Both the Old and New Testaments, or Covenants, required a blood sacrifice. The author of Hebrews speaks about this:
Hebrews 9:11 But when Christ appeared as a high priest of the good things that have come, then through the greater and more perfect tent (not made with hands, that is, not of this creation) 12 he entered once for all into the holy places, not by means of the blood of goats and calves but by means of his own blood, thus securing an eternal redemption. 13 For if the blood of goats and bulls, and the sprinkling of defiled persons with the ashes of a heifer, sanctify for the purification of the flesh, 14 how much more will the blood of Christ, who through the eternal Spirit offered himself without blemish to God, purify our conscience from dead works to serve the living God.
15 Therefore he is the mediator of a new covenant, so that those who are called may receive the promised eternal inheritance, since a death has occurred that redeems them from the transgressions committed under the first covenant. 16 For where a will is involved, the death of the one who made it must be established. 17 For a will takes effect only at death, since it is not in force as long as the one who made it is alive. 18 Therefore not even the first covenant was inaugurated without blood. 19 For when every commandment of the law had been declared by Moses to all the people, he took the blood of calves and goats, with water and scarlet wool and hyssop, and sprinkled both the book itself and all the people, 20 saying, “This is the blood of the covenant that God commanded for you.” 21 And in the same way he sprinkled with the blood both the tent and all the vessels used in worship. 22 Indeed, under the law almost everything is purified with blood, and without the shedding of blood there is no forgiveness of sins.
23 Thus it was necessary for the copies of the heavenly things to be purified with these rites, but the heavenly things themselves with better sacrifices than these. (ESV)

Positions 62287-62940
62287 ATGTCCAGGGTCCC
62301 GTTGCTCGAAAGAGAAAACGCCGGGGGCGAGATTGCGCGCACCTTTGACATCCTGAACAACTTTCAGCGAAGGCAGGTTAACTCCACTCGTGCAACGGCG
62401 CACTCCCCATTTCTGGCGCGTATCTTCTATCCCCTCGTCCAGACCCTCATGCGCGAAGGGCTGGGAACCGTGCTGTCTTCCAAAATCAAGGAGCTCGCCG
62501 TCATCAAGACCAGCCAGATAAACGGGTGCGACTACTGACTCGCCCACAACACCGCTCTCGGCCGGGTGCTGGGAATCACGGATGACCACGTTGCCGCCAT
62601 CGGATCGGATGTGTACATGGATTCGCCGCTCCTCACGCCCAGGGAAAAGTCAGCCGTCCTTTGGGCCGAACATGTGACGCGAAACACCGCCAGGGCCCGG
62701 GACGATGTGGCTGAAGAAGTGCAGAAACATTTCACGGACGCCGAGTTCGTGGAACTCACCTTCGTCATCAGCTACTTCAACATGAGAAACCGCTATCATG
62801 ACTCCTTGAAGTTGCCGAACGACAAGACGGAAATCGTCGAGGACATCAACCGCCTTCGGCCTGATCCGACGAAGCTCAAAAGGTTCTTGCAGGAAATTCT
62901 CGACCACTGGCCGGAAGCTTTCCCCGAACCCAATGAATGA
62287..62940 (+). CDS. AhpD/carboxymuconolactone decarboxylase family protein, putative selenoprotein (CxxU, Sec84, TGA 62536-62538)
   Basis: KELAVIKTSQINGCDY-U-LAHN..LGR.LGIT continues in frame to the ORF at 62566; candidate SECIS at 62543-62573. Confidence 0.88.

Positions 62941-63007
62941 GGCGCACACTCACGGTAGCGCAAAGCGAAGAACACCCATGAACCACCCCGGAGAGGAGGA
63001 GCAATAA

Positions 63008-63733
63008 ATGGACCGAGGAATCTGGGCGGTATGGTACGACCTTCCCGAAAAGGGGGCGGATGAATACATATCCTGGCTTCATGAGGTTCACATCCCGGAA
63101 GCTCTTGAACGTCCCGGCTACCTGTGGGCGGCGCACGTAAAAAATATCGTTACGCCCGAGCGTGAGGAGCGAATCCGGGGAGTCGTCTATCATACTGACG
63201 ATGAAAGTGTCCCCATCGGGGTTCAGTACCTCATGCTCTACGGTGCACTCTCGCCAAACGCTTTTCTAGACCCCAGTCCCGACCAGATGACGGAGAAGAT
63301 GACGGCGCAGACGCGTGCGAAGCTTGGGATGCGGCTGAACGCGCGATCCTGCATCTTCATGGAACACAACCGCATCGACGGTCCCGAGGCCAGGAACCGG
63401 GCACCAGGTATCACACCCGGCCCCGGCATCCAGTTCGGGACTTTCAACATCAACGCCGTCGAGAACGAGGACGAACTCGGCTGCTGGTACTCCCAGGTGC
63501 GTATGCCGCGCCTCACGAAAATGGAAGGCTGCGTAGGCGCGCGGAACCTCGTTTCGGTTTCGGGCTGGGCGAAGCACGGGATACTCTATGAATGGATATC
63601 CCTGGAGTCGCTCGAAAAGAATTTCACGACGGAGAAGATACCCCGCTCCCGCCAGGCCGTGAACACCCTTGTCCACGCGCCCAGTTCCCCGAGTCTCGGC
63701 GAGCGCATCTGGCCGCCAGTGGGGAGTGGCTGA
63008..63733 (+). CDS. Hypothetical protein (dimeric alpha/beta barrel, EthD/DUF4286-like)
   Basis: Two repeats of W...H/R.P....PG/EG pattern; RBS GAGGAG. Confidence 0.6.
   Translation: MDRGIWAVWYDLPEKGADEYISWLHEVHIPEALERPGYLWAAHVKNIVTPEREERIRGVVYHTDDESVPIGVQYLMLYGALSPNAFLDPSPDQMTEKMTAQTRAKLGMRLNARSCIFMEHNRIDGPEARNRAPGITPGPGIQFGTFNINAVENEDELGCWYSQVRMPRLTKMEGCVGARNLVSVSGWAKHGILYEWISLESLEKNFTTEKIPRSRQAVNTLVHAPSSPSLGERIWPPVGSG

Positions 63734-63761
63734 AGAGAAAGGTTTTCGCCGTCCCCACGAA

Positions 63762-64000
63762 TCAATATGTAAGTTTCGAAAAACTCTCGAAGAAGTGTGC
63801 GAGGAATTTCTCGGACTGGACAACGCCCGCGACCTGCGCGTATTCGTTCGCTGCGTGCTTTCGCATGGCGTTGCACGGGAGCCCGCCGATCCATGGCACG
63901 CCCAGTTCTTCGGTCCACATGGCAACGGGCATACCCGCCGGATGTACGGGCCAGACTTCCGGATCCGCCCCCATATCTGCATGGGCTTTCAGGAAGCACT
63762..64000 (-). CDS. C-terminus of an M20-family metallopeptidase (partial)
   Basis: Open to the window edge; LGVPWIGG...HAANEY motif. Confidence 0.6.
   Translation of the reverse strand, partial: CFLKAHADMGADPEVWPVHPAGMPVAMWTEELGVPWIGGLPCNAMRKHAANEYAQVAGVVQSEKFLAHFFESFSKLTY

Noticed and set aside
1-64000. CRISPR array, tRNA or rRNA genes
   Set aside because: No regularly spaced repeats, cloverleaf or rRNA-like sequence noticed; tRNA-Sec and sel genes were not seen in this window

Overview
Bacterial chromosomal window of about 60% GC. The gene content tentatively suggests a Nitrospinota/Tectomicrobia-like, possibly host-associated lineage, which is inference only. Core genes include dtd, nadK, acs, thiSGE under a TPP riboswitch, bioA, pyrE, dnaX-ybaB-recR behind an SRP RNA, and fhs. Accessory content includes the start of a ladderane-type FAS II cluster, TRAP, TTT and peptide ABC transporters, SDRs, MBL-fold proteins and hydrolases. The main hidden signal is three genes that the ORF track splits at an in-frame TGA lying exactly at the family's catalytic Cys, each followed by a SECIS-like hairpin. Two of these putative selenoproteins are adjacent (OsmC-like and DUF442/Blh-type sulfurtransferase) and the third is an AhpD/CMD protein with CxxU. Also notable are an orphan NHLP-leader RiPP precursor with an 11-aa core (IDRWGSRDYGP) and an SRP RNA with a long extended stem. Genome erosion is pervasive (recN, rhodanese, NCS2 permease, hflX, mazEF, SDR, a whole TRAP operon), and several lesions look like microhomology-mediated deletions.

It is possible to obtain quite a bit of blood from an animal, or a human, without loss of life. The sacrifices mentioned above were more than mere blood sacrifices. They required that the sacrificial animal, or Christ, be killed.
Why a blood sacrifice? I'm not sure, but will speculate.
Blood is the life, according to the Old Testament. (Genesis 9:4, Leviticus 17:11, 14, Deuteronomy 12:23.) What does that mean? Much, maybe all, of the meaning is religious or symbolic. However, there are biological ways in which blood is life, too:
Blood carries Oxygen and food molecules to the body, thus giving life in an even more fundamental way than breathing. Blood also carries metabolic waste products to the kidneys, which remove them. This is also a requirement for life. Without this function, we would die in our poisonous metabolic byproducts.
Blood carries hormones, signals from one part of the body to another. It also contains antibodies, molecules which fight off infections. It has white blood cells, which also defend us. It carries molecules which can clot, plugging holes in our skin or blood vessels.
Perhaps for these reasons, blood has been used as a sacrifice for sin. In the New Testament, Christ's blood also paid the price necessary to defeat death, itself.
Here's a fictional treatment of this:
And there, on the golden gravel of the bed of the stream, lay King Caspian, dead, with the water flowing over him like liquid glass. His long white beard swayed in it like water-weed. And all three stood and wept. Even the Lion wept: great Lion-tears, each tear more precious than the Earth would be if it was a single solid diamond. . . .
"Son of Adam," said Aslan, "go into that thicket and pluck the thorn that you will find there, and bring it to me."
Eustace obeyed. The thorn was a foot long and sharp as a rapier.
"Drive it into my paw, son of Adam," said Aslan. . . .
"Must I?" said Eustace.
"Yes," said Aslan.
Then Eustace set his teeth and drove the the thorn into the Lion's paw. And there came out a great drop of blood, redder than all the redness that you have ever seen or imagined. And it splashed into the stream over the dead body of the King. . . . And the dead King began to be changed. His white beard turned to grey, and from grey to yellow, and got shorter and vanished altogether; and his sunken cheeks grew round and fresh, and the wrinkles were smoothed, and his eyes opened, and his eyes and lips both laughed, and suddenly he leaped up and stood before them--a very young man, or a boy. . . . And he rushed to Aslan and flung his arms as far as they would go round the huge neck; and he gave Aslan the strong kisses of a King, and Aslan gave him the wild kisses of a Lion. -C. S. Lewis, The Silver Chair, New York: Macmillan, 1953, pp. 203-4.